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I have these little piece of code:

Person *person1 = [[Person alloc] init];
person1.name = @"Meier";
[personArray addObject:person1];
[person1 release];

When I create the object, add it to the array and send release the person1 is only retained by the array. The array become the owner and responsible for the person1. But when I create the person1 with new it is added to the autorelease pool and I should not send a release to it.

How to I make the array responsible for the person? Only the array?!

EDIT

I guess I was very confused this evening.

YES, objects created with new are not added to the autoreleasepool automatically.

YES, I know I still have to release objects created with new.

I forgot it all for a moment. Thanks a lot for the answers!

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What do you mean by "create the person1 with new" –  Eimantas Apr 5 '11 at 18:55

2 Answers 2

up vote 3 down vote accepted

First of all [Person new] is a shorthand for [[Person alloc] init], not [Person person] (which by convention should return an autoreleased instance).

[Foo new]; //-> retained (you're among the owners)
[[Foo alloc] init]; //-> retained (you're among the owners)
[[Foo alloc] initWithBar:@"bar"]; //-> retained (you're among the owners)
[[[Foo alloc] init] autorelease]; //-> retained, then autoreleased (you're not among the owners)
[Foo foo]; //-> autoreleased (you're not among the owners)
[Foo fooWithBar:@"bar"]; //-> autoreleased (you're not among the owners)

This being said your code is totally doing what you're wanting it to do.

  1. Creating a local instance person1 of person with yourself as its owner.
  2. Adding it to the array (making the array a second owner of person1)
  3. Releasing person1 (removing yourself from person1's owners)
  4. Resulting in an instance of Person whose only (current) owner is the array.

As soon as the array gets deallocated it will call [person1 release], which then will call [self dealloc], as its retain count reached 0. (In case you're wondering why for some magical reason your person1's retainCount is not 1 after step "4.": read this)

These code snippets are basically functionally equivalent:

//Alloc, init, assign name, then release:
Person *person1 = [Person new];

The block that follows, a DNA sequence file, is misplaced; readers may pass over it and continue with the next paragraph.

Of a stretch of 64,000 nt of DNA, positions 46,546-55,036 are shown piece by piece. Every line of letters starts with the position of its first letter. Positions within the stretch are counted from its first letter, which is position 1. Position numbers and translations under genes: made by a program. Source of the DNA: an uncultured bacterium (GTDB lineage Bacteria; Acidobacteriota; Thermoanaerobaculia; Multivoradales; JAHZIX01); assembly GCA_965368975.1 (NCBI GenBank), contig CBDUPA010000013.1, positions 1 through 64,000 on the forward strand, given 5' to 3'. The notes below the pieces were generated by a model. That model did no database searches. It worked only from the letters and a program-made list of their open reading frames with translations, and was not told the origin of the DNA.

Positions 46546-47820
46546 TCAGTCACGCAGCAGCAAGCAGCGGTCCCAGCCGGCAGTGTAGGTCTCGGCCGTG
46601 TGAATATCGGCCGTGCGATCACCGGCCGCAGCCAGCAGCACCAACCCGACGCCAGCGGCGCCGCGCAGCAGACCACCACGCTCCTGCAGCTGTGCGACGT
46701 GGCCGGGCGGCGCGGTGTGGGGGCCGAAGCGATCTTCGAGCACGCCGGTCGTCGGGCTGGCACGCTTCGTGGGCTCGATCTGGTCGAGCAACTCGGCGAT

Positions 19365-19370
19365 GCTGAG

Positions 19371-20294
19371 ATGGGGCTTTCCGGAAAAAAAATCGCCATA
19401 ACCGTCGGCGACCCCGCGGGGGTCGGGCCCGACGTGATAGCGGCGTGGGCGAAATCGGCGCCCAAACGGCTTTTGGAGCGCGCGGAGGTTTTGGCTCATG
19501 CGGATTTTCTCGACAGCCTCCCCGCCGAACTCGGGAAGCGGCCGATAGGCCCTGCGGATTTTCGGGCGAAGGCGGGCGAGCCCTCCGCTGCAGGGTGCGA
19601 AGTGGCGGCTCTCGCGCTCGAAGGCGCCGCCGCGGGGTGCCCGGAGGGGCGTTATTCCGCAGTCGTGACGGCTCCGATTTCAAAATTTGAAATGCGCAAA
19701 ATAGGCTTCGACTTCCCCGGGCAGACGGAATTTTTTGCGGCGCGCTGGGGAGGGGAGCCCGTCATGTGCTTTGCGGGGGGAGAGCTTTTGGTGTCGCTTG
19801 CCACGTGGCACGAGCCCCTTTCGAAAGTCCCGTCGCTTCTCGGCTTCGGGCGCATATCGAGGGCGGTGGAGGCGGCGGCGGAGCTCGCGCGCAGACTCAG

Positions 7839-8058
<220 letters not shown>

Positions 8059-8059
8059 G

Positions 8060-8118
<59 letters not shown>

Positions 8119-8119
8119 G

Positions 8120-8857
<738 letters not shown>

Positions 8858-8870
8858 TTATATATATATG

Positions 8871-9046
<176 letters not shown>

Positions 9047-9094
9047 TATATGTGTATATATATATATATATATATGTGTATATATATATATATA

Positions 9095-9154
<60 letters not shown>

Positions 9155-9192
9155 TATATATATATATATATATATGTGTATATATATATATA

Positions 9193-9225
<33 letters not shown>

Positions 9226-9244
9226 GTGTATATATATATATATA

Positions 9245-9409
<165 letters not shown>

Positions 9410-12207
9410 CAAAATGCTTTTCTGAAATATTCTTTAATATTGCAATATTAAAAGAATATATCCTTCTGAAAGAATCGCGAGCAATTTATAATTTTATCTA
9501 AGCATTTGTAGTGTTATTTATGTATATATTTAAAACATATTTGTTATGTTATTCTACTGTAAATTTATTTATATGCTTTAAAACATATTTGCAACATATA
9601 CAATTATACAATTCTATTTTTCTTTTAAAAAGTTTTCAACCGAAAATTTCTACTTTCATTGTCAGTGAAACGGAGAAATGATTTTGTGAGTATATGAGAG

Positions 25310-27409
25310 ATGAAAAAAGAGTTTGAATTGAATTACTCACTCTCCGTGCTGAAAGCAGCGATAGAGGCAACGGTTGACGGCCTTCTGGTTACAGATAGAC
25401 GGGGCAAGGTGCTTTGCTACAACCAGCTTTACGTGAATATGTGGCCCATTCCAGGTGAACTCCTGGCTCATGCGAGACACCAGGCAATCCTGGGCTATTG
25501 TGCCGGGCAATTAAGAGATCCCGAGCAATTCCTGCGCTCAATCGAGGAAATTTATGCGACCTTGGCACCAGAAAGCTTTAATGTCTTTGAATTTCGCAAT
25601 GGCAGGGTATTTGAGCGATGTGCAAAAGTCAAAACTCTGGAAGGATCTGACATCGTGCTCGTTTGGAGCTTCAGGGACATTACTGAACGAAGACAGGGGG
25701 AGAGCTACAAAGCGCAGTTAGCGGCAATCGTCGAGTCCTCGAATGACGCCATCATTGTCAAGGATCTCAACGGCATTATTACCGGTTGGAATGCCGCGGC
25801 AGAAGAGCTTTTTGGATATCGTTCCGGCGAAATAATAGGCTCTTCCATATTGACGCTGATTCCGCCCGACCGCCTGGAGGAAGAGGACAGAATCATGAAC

person1.name = @"Meier";
[personArray addObject:person1];
[person1 release];

//Alloc, init, assign name, then release:
Person *person1 = [[Person alloc] init];
person1.name = @"Meier";
[personArray addObject:person1];
[person1 release];

//Alloc, init with argument name, then release:
Person *person1 = [[Person alloc] initWithName:@"Meier"];
[personArray addObject:person1];
[person1 release];

//Alloc, init with argument, assign name, then autorelease:
Person *person1 = [[[Person alloc] init] autorelease];
person1.name = @"Meier";
[personArray addObject:person1];

//Alloc, init with argument name, then autorelease:
Person *person1 = [[[Person alloc] initWithName:@"Meier"] autorelease];
[personArray addObject:person1];

//Use autoreleased convenience method:
Person *person1 = [Person person];
person1.name = @"Meier";
[personArray addObject:person1];

//Use autoreleased convenience method with argument name and add its result to array right away and anonymously:
[personArray addObject:[Person personWithName:@"Meier"]];

Thea all result in person1 being owned only by array and by the NSAutoreleasePool (if one exists, which should be the case for the latter 4 snippets) and only until the pool gets drained.

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But when I create the person1 with new it is added to the autorelease pool and I should not send a release to it.

According to the rules, the above is incorrect. If you use new to create a Person, you're still responsible for releasing the resulting object.

However, let's assume for the sake of argument that somehow you create an instance of Person that's autoreleased. In that case, you just don't release the object. If you add it to an array, the array will retain the object as usual and will be responsible for releasing it when it's done with that object.

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